Living in a school bus

9. Insurance

We have an insurance policy through Allstate that covers damages to people, property, and our bus, including catastrophic events. We bought top-tier services from Good Sam towing and recovery. And so for one year of both of those products, We spent $1,642 on one year’s worth of insurance.


10. Phones

Our phone plan costs were $280 for six months. We have a great plan from Xfinity Mobile but mobile hotspots can be very expensive. A great plan and a mobile hotspot can run up to $900. 

Buying gas for the skoolie

11. Gas

Our 40-foot school bus has an all-mechanical Detroit diesel six V 92 engine which gets about 6 to 7 miles per gallon. We were lucky that gas prices were low when we traveled. We drove almost 12,000 miles during our six months and our fuel and oil costs added up to $4,546.

Parking the skoolie at a campground

12. Campgrounds

Staying in national and state campgrounds was money well spent because they provided access to explore the parks. We also stayed in free locations and stealth-camped in large cities near friends' houses. We also stayed in pullouts, rest areas, and random strange locations.

Staying at a winery and farm

We also used our Harvest House subscription to stay free in wineries and farms.


All in all, in six months of travel for parking and camping, and other miscellaneous expenses, we spent $4,123. 

Converting a school bus to a skoolie

13. Afterwards…

After our trip, we spent three months parked in our friend's backyard helping them do their own bus conversion. 

How much does it cost to live in a skoolie?

Then we spent the next three months living with my family in preparation for the birth of our daughter, River. I’m happy to say we’re all doing extremely well.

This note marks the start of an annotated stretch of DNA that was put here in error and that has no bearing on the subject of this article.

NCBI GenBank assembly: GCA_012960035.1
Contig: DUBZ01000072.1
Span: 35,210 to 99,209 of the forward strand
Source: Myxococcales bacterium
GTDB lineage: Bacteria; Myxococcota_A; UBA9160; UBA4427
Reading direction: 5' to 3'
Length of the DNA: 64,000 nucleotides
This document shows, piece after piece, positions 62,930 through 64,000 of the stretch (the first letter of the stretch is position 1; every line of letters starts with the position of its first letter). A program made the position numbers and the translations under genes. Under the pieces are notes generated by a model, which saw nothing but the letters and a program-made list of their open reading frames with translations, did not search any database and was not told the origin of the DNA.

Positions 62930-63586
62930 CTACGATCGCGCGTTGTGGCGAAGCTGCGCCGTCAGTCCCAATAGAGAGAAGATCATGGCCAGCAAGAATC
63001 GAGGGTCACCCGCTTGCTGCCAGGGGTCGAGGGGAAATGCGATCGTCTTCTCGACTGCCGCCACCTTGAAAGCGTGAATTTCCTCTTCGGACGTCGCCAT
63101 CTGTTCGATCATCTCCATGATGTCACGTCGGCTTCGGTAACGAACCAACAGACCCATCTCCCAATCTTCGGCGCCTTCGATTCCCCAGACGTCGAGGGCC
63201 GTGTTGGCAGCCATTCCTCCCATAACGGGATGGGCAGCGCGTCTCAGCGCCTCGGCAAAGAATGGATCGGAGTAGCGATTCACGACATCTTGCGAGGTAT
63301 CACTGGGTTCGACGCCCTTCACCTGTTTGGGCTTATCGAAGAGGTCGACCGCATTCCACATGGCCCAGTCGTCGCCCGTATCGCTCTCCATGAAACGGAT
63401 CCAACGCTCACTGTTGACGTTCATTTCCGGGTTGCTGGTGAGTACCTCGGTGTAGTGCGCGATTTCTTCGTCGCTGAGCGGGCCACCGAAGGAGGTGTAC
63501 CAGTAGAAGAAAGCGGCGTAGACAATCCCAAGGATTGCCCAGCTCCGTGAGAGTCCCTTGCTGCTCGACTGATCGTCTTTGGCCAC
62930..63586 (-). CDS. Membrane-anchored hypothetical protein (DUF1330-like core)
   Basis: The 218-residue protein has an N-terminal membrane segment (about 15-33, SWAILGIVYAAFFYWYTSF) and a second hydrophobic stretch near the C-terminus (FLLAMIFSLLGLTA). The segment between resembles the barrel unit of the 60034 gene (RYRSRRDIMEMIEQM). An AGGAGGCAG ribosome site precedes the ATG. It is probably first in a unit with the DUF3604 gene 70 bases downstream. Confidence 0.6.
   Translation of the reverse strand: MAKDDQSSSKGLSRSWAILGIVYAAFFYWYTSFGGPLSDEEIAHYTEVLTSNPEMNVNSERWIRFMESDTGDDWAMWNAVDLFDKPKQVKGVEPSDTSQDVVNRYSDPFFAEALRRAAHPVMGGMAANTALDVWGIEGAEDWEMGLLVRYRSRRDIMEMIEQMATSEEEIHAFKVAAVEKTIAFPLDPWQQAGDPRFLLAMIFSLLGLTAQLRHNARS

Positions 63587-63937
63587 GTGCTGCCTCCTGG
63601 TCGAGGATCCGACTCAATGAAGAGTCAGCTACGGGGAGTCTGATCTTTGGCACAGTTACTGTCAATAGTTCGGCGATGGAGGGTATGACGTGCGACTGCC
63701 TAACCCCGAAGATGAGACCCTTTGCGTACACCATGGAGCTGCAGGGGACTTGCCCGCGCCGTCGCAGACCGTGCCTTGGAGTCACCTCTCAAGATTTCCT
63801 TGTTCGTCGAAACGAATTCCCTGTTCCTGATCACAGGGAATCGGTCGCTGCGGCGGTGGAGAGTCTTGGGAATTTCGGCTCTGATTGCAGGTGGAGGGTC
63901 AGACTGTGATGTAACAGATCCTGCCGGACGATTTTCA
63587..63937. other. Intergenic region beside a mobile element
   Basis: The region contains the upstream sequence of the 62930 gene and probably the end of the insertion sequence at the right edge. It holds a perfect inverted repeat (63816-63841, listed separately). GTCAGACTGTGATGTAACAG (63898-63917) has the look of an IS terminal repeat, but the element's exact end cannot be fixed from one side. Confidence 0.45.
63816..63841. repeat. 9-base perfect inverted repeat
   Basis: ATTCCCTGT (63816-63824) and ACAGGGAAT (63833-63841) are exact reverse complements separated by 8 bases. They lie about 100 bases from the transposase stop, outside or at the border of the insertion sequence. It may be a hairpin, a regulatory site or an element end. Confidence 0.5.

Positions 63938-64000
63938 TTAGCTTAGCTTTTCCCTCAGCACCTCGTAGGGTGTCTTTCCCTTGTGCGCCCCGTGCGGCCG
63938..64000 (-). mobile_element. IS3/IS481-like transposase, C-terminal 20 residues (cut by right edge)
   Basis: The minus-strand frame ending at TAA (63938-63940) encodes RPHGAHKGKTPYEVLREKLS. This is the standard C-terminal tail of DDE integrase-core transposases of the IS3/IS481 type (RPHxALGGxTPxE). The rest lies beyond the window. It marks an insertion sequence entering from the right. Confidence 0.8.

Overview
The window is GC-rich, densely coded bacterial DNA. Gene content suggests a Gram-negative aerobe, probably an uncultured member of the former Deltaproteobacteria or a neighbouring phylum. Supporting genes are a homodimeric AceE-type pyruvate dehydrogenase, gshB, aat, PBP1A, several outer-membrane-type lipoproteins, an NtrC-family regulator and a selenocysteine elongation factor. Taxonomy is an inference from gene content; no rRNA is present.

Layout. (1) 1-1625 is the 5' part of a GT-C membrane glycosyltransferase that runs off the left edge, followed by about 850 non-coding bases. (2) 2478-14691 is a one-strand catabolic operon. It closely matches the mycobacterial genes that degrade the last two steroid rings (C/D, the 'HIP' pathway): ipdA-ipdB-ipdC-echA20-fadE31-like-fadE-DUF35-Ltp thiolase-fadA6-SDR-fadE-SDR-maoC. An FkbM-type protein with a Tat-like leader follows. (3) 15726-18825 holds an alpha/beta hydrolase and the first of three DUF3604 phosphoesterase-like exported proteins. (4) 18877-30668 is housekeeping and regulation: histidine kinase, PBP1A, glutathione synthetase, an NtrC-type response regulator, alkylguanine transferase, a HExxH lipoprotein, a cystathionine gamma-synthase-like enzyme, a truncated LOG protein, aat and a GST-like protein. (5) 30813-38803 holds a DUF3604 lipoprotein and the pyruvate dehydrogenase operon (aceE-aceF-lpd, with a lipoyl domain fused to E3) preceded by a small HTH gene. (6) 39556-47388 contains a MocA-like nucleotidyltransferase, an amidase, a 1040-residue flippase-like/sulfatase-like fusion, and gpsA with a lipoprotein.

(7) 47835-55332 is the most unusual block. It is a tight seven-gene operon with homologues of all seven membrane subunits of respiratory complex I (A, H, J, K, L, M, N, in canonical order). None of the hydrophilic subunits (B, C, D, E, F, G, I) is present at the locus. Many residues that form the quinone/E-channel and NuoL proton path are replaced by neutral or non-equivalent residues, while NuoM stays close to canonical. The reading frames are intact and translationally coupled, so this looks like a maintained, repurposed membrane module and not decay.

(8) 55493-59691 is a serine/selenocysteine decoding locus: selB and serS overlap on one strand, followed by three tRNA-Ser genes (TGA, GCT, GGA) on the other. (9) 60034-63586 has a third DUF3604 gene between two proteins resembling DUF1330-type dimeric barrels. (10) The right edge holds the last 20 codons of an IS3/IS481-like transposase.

How much does it cost to live in a skoolie?

Full-time travel in a skoolie with a family might not be cheaper than living in a home. All in all, in six months we spent a little over $30,000 for our family of three. 


Let us know if you’ve traveled full time in your skoolie or plan to. If you’ve traveled, fill us in on any surprise skoolie costs you encountered and how you solved them. 

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4 of 5 comments
  • Mary Kennedy Mary Kennedy on Aug 06, 2022

    Very, very interesting! Kudos to you & your family! I was interested in how living in your Skoolie was - how did you convert it, bathing, sleeping, cooking, utilities, etc.

    Were there dumping costs? How much did your bus & conversion cost? Thanks!

  • Vivian Vivian on Aug 14, 2022

    I would love to travel but this isn't doable for my husband and me. I don't even make $30 thousand a year. Plus I wouldn't be making that if we traveled. Love the idea but we will stick to weekends traveling. We also own our home. Love the idea though.

    • Mobile Dwellings Mobile Dwellings on Aug 16, 2022

      It's hard to pull off. Maybe it will be cheaper without children and you can fit in a smaller, more fuel efficient rig! We own our home as well and we rented it while we were away for an additional $1,000 to $1,500 per month of net income.